catholic history

WHATEVER HAPPENED... No 4.

...TO THE CROWN OF THORNS?

By Paul Stenhouse MSC PhD

This is the fourth in a series of articles tracing the history of sacred relics associated with our Lord's life and death. BY PAUL STENHOUSE, MSC PhD

STS MATTHEW, Mark and John all describe, in their gospels, how Jesus, in the Praetorium was crowned with thorns by the Roman soldiers. We let St Matthew take up the story: 'Pilate's soldiers [i.e. members of the cohort that accompanied the Governor while he was in Jerusalem] 'then took Jesus into the Governor's headquarters' [Some argue that this barracks was in the Palace of Pilate in the Western quarter of Jerusalem; others make out a strong case for its being in the Antonia Fortress in the eastern section, at the northwestern corner of the Temple] 'where they collected the whole company around him' [There were ten cohorts to a legion, and each cohort normally was made up of 400 soldiers].

'They stripped him and dressed him in a scarlet mantle' [scarlet/purple were colours of royalty] 'and plaiting a crown from thorns they placed it on his head' [another symbol of mock-royalty] 'with a cane in his right hand' [after the fashion of kings who held their staff of office in their right hands]. Falling on their knees before him they jeered at him, 'Hail, king of the Jews!' They spat on him and used the cane to beat him about the head. When they had finished mocking him they took off the mantle and dressed him in his own clothes'.1

A Circlet or a Helmet?

Christian imagination has generally depicted the Crown of thorns that the soldiers plaited as a coronet, or a circlet that went around the side of the head but did not cover the whole head. Some authorities2 have suggested that the crown was in the shape of a helmet, with the thorns sticking down into the concave- shaped helmet. The theory that the crown was actually in the shape of a crude, close-fitting cap is, seemingly, borne out by recent studies of the Shroud of Turin.3

The type of thorn used for the crown was, by general consensus, from the jujube bush which is described by botanists as having a small yellowish flower, and a red edible fruit. Its thorns are both curved and straight: similar to the relics that have come down to us.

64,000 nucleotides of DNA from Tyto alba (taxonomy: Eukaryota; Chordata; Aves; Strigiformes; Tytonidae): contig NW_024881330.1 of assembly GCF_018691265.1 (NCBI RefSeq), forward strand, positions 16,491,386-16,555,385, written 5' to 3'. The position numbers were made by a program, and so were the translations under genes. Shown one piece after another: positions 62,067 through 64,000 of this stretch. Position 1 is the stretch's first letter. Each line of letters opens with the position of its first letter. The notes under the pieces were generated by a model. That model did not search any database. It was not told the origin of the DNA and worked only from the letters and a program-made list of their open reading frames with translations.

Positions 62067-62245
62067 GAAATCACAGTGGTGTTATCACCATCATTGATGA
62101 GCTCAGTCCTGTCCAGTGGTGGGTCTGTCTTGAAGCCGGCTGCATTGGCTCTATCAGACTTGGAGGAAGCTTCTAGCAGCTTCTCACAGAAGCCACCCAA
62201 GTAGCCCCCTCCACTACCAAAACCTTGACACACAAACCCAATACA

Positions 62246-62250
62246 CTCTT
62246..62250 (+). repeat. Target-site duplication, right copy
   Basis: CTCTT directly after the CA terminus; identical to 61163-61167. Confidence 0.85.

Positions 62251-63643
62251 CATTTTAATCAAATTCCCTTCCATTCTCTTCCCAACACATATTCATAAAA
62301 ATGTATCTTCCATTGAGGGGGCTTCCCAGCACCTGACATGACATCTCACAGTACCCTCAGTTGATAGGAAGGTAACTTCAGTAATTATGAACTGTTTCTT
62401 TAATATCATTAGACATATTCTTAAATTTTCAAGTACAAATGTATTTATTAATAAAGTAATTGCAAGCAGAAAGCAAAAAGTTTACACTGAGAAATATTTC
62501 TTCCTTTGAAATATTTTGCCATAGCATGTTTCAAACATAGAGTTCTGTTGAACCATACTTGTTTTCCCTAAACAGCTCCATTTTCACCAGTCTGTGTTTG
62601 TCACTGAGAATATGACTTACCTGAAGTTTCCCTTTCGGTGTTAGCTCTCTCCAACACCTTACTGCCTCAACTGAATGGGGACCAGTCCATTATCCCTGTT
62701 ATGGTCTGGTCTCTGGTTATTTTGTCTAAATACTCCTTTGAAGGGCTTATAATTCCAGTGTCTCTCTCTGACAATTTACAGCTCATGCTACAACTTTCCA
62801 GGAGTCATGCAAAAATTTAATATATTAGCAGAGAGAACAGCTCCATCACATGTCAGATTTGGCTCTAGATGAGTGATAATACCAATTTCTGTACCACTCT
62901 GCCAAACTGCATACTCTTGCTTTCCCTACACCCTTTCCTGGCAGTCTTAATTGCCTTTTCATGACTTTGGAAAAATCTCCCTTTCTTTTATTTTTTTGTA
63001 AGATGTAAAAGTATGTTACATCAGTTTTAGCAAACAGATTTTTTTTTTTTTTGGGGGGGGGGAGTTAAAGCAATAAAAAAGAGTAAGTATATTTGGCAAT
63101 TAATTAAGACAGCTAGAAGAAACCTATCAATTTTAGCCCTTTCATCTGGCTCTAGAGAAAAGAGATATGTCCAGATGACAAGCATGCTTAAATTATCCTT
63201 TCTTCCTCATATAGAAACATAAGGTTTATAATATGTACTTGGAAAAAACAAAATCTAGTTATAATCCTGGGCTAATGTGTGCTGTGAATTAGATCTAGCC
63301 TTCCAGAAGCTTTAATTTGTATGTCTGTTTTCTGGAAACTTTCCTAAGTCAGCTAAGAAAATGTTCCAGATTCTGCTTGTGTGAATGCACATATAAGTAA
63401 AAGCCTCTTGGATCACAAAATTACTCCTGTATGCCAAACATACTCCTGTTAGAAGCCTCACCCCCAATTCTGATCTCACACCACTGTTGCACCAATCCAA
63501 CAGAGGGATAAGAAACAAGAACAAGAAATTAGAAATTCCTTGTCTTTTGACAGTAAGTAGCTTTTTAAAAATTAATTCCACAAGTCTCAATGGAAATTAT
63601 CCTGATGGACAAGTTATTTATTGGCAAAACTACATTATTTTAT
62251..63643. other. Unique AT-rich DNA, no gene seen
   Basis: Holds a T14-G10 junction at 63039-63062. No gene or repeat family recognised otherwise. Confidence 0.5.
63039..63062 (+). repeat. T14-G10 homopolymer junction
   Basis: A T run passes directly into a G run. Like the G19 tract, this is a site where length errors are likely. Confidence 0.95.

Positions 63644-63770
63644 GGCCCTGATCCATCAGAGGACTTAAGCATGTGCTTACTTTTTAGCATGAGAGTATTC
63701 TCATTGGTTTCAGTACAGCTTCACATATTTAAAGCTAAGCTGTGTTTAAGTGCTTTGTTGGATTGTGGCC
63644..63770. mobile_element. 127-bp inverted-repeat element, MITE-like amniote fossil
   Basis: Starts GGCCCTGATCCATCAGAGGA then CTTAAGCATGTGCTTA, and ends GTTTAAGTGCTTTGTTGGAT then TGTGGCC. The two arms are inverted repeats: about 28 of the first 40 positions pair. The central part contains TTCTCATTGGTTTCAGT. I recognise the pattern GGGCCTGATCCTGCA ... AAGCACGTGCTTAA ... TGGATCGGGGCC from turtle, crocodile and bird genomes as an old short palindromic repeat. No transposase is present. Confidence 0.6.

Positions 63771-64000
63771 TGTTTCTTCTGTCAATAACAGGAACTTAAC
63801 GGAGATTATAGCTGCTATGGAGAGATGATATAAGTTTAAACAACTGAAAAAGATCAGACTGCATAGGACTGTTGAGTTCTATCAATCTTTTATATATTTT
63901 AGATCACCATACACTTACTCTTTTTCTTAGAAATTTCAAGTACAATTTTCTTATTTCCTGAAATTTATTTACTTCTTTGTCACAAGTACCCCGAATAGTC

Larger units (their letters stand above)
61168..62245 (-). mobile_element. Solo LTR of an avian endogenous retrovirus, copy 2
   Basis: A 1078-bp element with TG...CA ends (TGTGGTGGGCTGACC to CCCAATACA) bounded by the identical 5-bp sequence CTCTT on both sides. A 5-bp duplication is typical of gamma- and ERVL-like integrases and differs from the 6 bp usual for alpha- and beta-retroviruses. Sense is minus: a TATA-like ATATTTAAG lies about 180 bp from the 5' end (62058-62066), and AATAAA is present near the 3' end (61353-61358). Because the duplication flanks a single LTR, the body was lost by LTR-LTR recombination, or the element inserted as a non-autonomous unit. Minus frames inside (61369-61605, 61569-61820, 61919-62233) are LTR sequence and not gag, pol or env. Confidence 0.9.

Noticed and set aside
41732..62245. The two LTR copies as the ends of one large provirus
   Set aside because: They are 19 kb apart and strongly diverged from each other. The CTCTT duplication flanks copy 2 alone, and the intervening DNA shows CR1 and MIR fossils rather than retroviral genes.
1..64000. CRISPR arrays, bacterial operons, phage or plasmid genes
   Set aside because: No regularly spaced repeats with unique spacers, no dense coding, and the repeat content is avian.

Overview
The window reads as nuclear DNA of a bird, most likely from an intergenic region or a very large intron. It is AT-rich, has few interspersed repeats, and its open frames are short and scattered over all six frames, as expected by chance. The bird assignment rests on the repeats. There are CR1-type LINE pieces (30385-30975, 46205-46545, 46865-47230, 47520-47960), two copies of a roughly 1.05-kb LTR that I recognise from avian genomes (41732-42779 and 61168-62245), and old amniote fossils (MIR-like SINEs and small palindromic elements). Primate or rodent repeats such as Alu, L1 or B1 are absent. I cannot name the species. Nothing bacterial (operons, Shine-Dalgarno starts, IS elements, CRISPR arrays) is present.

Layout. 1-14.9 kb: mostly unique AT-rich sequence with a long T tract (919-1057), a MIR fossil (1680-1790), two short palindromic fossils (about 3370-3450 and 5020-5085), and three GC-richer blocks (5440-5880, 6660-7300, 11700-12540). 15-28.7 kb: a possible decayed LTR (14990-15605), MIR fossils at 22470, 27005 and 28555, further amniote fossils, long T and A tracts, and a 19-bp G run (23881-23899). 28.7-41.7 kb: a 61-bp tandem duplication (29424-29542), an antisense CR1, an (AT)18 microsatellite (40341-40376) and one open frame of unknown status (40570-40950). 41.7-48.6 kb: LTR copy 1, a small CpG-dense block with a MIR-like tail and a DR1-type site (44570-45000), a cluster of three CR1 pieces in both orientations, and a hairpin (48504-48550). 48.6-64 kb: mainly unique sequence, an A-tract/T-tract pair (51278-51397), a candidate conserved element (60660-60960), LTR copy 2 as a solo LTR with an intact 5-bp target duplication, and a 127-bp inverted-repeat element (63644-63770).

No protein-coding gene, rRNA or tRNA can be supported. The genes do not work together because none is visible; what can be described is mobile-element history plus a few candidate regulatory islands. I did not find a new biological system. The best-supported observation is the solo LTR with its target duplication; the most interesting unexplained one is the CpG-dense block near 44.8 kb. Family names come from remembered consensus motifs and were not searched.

Whatthorns1

There is a mysterious link between the past and the present. Only God, who can look across time, knows that there is no such thing as yesterday, today or tomorrow; that our whole notion of time is a delusion because we are mortal and our lives have a beginning and an end; that we are all contemporaries of Tiberius, the Emperor whose reign saw the crucifixion of Christ; and that we are also contemporaries of those who will be alive a thousand years hence and who will, given the opportunity, nail Christ to the Cross once again.

- Ivar Lissner, Power and Folly, London, 1958

Giorgio Gucci, who travelled to the Holy land in 1384 describes the thorns in more down-to-earth terms: 'The thorns with which they say our Lord was crowned are terrible to see and touch. The tree has... thorns a fist long and a finger thick, and some are more and some are less pointed and delicate. Like a saw they would penetrate the hardest thing.'4

It goes without saying that this form of torture at the hands of the soldiery caused horrible physical and mental agony to Jesus. Like the Cross and the other instruments of his Passion, the Crown of Thorns is remembered and its relics honoured because it, too, played a part in our Redemption and because of its association with our Lord who, 'though innocent of sin, was made one with the sinfulness of men'.5

The Crown 'honoured' in Jerusalem

A number of fourth, fifth and sixth century writers refer to the Crown of Thorns and the veneration it received from the faithful. St Paulinus of Nola (353/4-431) an intimate friend of St Martin of Tours (died 397), St Ambrose (339-397), St Augustine (354-430) and Pope Anastasius I (399-401) declares that the thorns with which Jesus was crowned, along with the holy cross and the pillar at which he was scourged, are 'held in honour' in Jerusalem.